North of the road, a bird perched on the post of a vineyard row, 200 metres away, caught our attention. We exited our car and immediately knew this bird was different. The face was pale and round. This was no hawk. We walked along the field next to the vineyard and stopped every so often to observe the bird and its markings. As we were studying the bird my cell phone rang. It was the home owner allowing us to visit his home to view the owls. Until November of last year, Jean and I were one of the few remaining souls that did not own a cell phone. One of the main purposes of purchasing a cell phone was to assist with our birding and today it rang true.
We continued to observe the unidentified bird, lamenting that we did not have our scope. The bird eventually left its post but remained flying in the area. We were able to write the bird's identifying field marks for review when we returned home to our field guides. As we were leaving the bird was spotted once again, perched on a "no trespassing" sign. Before we could get a closer look, an oncoming vehicle caused the bird to take flight.
On to the home with the roosting trio. We arrived shortly after 5:00 PM with plenty of light remaining to observe the owls. Dave and Jan Ryan allowed us into their home and once again a kitchen window was used to observe birds. A previous attempt to observe a lifer through a window was unsuccessful. This time however, we would observe 3 Great Horned Owls roosting in the pine trees of the residential yard.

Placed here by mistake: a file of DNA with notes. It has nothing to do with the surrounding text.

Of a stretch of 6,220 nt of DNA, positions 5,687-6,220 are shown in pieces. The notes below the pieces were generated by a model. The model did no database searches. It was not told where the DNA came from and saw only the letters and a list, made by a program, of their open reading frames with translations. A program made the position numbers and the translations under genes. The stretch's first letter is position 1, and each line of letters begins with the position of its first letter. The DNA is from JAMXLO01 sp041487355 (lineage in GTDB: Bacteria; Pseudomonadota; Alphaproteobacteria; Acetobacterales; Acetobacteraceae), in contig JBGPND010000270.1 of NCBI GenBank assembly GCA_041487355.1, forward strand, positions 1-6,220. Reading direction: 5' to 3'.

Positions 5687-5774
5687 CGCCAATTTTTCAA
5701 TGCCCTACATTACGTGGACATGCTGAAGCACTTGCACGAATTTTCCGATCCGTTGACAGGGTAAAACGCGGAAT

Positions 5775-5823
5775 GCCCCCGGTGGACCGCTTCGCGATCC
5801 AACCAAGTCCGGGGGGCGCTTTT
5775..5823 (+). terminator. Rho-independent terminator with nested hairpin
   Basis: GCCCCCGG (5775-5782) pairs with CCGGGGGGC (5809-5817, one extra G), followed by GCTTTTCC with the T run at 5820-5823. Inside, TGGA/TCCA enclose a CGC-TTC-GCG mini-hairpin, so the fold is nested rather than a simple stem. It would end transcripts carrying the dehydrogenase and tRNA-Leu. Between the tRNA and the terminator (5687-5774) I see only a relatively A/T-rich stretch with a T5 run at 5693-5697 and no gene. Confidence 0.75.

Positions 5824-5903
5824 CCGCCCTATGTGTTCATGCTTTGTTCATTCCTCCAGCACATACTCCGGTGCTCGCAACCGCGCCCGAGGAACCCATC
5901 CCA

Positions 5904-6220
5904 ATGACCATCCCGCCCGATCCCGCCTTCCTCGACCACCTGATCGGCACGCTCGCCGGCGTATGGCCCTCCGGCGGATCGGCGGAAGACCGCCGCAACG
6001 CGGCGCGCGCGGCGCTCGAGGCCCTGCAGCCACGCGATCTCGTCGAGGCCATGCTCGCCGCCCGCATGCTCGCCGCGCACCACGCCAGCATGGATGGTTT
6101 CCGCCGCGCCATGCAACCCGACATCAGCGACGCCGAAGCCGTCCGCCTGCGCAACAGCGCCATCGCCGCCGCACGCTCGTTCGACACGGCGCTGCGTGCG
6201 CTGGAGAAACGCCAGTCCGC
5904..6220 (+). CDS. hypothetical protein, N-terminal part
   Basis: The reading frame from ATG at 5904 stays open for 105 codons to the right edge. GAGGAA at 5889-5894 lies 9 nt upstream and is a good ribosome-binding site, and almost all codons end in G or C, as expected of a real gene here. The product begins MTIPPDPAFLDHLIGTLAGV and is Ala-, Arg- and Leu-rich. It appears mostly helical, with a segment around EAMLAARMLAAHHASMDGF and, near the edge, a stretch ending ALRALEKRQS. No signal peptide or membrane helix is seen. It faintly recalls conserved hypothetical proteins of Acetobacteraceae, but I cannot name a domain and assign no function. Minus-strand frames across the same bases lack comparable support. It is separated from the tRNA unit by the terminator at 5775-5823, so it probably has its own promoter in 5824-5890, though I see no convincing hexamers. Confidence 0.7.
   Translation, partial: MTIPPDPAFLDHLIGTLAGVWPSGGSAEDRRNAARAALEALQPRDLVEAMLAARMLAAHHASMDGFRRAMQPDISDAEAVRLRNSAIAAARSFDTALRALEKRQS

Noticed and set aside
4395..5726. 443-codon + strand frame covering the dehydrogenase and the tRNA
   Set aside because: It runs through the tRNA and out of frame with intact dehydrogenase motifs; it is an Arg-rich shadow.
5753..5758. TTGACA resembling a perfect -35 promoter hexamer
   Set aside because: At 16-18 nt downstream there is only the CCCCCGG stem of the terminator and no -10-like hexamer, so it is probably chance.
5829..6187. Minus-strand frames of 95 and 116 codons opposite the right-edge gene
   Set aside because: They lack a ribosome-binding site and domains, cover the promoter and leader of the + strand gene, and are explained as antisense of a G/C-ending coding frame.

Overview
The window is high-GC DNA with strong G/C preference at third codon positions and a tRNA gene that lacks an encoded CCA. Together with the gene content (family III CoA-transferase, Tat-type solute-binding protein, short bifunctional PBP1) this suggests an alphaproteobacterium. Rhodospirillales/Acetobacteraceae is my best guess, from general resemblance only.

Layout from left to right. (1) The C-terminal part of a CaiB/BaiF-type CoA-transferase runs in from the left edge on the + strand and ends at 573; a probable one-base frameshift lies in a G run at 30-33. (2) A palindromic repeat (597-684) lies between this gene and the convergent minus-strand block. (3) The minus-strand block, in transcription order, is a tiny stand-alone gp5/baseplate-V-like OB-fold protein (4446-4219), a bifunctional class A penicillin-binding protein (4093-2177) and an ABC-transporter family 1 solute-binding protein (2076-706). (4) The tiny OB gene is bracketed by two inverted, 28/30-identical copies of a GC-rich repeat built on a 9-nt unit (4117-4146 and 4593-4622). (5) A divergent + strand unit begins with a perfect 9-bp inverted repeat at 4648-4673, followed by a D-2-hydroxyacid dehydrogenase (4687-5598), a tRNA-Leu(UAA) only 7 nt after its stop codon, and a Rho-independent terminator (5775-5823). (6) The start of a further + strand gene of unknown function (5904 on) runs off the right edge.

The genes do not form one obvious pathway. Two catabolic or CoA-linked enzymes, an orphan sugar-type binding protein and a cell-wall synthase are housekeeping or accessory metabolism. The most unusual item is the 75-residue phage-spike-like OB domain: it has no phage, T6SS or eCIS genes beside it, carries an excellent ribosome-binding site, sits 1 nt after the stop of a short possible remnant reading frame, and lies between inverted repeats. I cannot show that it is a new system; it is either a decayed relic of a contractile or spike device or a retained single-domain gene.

Image courtesy of Kayo Roy
Initially we could only see 2 of the owls but as usual, Jean's excellent spotting skills picked out the third owl. Remind me to always take Jean with me when I go birding.
An article in today's St. Catharines Standard describes the home owner's discovery of the owls which led them to contact Kayo. As mentioned in the article, Kayo is coauthoring the book 'Niagara Birds' with John Black. Jean and I have been trying out the directions for the "hot spots" and day trips section of the book. Kayo and John selected Jean and I as we are relatively new to birding and are not familiar with all of the "hot spots" in the region. You could say we are the guinea pigs.
Satisfied with observing the Great Horned Owls we left, thankful to the Ryans for allowing us into their home.
Upon arriving home we checked our guide books and confirmed our suspicions. The bird perched in the vineyard was a Short-eared Owl!
I never thought I would use the word parliament without discussing prorogue or coalition but somehow I managed. This was an excellent start to the weekend. A lifer Short-eared Owl (#254), the addition of Great Horned Owl to the provincial list (#222) and Horned Lark to the year list which now stands at 52.